I've been looking around but it's very tough to find information on how to create 3D rotating objects on the web.

I am interested in creating 3D rotating pieces of food like fruits, etc.

What is the best way to approach this problem?

1) I don't think it can be done with CSS3 3D transform.

2) Can it be created with some sort of 3D graphics program?

Or is the only option to take physical 3D, frame-by-frame sprite photos?

  • 1
    It's possible that this question might actually be "off topic" for this site. It seems like a better fit on Stack Overflow, since it's basically about web development. – aaaidan Dec 23 '15 at 19:44
  • I thought so as well, but I was also wondering about the Graphics program aspect of it since that might have been necessary. If it is off topic mods please feel free to remove. – Adam Thompson Dec 23 '15 at 19:45
  • If you're looking for an easy way to display 3D files on the web I would recommend you check out sketchfab.com. However if you're looking to just show a 3D object rotating without controls, I would advise you make a video or gif. – AndrewH Dec 23 '15 at 19:54
  • Modeling a realistic fruit could take several weeks to master. In my opinion the 3th option is a more suitable one. There are some nice Javascripts that can make some interactivity for example: ajax-zoom.com/examples/example15.php - google.com.mx/search?q=rotate+3d+javascript – Rafael Dec 23 '15 at 19:57
  • @aaaidan This question is not on topic on StackOverflow as it asks no programming question – Zach Saucier Dec 23 '15 at 20:07

You're right that a CSS 3D transform probably isn't what you're after, since it's difficult to make anything except a flat plane rotate.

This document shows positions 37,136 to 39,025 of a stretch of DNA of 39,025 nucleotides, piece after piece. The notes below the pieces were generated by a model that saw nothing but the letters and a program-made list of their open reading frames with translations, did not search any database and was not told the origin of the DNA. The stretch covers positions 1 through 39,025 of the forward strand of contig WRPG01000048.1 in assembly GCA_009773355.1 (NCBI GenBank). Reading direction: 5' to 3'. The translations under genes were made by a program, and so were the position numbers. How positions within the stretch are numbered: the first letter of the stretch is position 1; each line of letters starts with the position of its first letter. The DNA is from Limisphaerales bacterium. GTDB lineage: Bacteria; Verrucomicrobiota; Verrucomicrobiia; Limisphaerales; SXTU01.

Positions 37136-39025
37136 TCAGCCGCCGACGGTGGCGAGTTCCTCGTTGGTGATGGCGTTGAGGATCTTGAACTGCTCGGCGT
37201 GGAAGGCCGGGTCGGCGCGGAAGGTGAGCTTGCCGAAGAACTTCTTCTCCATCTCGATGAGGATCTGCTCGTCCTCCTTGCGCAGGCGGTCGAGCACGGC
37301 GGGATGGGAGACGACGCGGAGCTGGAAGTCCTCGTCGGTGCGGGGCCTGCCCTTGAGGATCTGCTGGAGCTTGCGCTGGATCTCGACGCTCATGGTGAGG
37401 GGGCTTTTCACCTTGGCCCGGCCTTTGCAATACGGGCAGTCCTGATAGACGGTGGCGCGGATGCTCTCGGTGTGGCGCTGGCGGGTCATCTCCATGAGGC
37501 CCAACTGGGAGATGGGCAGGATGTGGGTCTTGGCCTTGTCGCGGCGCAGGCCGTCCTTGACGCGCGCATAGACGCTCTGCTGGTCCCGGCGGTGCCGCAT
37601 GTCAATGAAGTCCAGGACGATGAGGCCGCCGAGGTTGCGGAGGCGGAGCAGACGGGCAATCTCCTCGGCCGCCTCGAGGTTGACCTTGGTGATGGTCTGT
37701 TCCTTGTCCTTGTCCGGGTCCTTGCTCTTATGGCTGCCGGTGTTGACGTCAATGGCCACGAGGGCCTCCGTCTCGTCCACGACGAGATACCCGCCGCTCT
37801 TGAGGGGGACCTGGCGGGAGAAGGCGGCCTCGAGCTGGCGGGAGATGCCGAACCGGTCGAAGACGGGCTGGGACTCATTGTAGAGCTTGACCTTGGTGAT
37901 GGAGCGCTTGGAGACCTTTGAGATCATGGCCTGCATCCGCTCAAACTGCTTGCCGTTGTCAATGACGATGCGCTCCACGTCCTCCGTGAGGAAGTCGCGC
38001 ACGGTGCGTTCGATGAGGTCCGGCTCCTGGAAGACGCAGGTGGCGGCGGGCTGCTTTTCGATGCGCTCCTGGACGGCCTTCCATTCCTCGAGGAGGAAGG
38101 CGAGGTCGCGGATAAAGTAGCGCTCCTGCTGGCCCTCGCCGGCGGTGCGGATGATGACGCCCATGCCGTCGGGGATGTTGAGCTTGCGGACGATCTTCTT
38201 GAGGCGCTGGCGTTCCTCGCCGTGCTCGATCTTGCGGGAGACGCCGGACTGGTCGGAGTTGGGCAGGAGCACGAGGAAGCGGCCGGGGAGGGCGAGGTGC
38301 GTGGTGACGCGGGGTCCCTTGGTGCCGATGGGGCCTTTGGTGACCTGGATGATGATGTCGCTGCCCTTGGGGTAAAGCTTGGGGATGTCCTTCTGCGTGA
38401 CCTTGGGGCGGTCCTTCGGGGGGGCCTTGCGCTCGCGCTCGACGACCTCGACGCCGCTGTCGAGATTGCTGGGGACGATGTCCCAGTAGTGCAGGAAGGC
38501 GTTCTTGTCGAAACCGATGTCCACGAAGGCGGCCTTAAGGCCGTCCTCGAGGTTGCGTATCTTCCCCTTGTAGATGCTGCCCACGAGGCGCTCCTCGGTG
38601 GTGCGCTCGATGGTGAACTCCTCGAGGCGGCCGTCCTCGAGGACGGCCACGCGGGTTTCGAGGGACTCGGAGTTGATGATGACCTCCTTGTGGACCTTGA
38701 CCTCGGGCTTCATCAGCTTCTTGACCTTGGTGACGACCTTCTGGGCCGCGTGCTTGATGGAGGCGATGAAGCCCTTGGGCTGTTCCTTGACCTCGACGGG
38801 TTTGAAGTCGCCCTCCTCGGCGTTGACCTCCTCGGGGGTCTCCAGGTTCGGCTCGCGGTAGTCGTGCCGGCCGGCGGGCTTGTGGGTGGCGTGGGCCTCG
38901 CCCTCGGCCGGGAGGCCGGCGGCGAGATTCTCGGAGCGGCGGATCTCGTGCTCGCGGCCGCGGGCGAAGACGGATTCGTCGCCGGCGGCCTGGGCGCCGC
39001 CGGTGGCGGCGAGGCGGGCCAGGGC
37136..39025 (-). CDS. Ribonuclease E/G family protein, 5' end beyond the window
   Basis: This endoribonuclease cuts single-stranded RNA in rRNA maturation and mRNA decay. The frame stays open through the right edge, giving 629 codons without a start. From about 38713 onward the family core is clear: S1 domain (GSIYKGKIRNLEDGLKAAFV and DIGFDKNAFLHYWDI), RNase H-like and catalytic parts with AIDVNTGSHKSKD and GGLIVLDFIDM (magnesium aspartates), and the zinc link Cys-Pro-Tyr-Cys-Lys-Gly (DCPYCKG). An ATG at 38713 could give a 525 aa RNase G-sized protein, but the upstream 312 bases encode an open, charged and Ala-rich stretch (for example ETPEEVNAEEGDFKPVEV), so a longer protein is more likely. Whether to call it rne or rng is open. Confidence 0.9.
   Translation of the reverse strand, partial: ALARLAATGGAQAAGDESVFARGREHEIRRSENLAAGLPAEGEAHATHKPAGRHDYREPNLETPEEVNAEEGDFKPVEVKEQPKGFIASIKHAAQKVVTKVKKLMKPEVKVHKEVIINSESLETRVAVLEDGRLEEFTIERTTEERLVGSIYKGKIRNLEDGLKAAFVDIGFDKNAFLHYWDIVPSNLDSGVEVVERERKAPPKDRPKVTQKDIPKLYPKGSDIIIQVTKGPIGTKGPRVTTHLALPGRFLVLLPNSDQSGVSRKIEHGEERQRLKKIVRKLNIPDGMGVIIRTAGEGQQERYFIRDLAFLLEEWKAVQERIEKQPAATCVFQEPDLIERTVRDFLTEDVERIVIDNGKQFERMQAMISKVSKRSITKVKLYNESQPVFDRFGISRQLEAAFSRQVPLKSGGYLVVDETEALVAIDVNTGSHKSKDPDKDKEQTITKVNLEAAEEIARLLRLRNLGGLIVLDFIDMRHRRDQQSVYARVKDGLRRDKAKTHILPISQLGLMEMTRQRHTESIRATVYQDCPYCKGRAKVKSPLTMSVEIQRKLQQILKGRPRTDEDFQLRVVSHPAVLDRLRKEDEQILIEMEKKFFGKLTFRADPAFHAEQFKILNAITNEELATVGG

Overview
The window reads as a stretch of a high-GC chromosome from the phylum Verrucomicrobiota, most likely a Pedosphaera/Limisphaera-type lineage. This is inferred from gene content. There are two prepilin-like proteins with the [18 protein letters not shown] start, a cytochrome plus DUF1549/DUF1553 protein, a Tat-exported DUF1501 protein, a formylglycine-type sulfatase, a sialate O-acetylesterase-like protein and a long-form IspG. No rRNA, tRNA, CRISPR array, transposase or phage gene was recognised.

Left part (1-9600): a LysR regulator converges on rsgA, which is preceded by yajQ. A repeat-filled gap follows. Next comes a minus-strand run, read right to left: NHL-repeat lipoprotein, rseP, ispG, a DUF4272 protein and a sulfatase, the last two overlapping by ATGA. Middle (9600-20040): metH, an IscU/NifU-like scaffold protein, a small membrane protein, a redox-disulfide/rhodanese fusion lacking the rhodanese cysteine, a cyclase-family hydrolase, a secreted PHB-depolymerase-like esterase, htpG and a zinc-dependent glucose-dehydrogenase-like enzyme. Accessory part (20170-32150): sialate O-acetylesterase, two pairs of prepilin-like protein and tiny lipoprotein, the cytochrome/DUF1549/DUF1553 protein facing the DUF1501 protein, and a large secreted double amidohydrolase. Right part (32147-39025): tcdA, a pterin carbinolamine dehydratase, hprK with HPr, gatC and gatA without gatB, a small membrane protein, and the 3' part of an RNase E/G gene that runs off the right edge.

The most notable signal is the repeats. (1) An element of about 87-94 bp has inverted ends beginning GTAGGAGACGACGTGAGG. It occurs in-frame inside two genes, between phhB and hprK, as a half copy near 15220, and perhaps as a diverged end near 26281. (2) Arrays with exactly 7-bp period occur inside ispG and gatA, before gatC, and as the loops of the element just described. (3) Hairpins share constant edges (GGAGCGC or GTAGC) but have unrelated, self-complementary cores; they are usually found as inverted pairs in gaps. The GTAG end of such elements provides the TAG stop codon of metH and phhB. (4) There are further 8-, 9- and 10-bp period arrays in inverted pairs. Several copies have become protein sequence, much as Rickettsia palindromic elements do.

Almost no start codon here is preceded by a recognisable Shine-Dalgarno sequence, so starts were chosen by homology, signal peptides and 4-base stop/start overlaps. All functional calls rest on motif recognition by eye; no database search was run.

WebGL is becoming more common now, and there's a great JavaScript library "Three.js", which makes it easy to load a 3D model and display it in modern browsers.

The traditional approach, however, is still probably your only option if you need to support browsers that don't have WebGL. That is, a frame-by-frame animation. This could be a looping video, a GIF, or a "Sprite sheet" that you animate with JavaScript.

Good luck.

  • I don't need support for older browsers. I will look into three.js, thanks. Do you know what type of program I would use to make the graphic that could be used in that library? Perhaps Blender? – Adam Thompson Dec 23 '15 at 19:46
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    Blender is a free open source 3D modelling tool that can export to several formats understood by Three.js (e.g. Collada). You could either create these models yourself in the software, or find free/paid "off the shelf" models. (Was that a food pun?) – aaaidan Dec 23 '15 at 19:52
  • The WebGL is not a matter of "old browsers" It is a matter of graphics card drivers. I'm using right now the latest version of firefox, and this particular computer that I use to make casual browsing does not support WebGL. – Rafael Dec 23 '15 at 19:53
  • @Rafael oh? I'm surprised that it doesn't fall back to CPU rendering in that case. I didn't think a graphics card was a requirement for webGL – aaaidan Dec 23 '15 at 20:06
  • This computer is a oldie dual core and has an oldie Radeon card that does not support WebGL. Yeap. The fallback would be nice. Here is a usefull list: khronos.org/webgl/wiki/BlacklistsAndWhitelists – Rafael Dec 23 '15 at 20:27

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